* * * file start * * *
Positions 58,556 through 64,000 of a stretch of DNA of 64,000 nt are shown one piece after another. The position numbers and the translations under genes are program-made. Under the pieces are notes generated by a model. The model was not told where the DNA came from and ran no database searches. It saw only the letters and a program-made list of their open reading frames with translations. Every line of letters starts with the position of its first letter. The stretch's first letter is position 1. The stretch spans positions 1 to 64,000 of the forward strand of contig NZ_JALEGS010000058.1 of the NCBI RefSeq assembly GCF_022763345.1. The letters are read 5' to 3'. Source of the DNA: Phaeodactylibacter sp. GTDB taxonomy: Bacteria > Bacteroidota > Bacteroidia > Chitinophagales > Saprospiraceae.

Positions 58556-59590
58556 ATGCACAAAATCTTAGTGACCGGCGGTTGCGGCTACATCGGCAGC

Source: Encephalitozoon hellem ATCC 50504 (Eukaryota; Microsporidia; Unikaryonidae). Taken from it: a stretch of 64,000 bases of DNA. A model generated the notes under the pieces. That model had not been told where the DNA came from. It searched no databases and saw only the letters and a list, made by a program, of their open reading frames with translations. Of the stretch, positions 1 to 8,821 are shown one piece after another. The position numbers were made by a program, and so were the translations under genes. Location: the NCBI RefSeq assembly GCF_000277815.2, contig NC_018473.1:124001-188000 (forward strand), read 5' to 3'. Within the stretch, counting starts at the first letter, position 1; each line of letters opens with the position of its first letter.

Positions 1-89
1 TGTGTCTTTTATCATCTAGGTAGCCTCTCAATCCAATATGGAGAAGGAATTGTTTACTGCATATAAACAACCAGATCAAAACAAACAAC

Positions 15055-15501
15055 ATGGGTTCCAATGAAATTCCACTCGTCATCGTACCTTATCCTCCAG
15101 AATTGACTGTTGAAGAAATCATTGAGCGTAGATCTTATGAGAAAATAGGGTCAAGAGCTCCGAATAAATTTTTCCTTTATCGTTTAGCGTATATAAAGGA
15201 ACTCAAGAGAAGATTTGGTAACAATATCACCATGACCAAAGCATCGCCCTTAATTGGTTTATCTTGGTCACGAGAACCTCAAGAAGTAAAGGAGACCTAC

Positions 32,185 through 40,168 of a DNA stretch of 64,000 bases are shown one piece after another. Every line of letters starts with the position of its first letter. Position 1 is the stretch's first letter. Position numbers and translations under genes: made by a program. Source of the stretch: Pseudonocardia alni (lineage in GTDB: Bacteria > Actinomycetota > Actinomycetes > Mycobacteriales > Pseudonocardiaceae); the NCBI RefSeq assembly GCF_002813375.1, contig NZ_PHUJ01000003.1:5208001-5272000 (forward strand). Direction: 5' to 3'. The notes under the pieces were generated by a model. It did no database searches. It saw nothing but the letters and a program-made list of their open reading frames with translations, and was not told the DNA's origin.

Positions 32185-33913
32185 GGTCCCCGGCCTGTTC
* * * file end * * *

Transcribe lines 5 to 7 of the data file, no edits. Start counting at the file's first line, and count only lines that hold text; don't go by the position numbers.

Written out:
Positions 1-89
1 TGTGTCTTTTATCATCTAGGTAGCCTCTCAATCCAATATGGAGAAGGAATTGTTTACTGCATATAAACAACCAGATCAAAACAAACAAC

Positions 15055-15501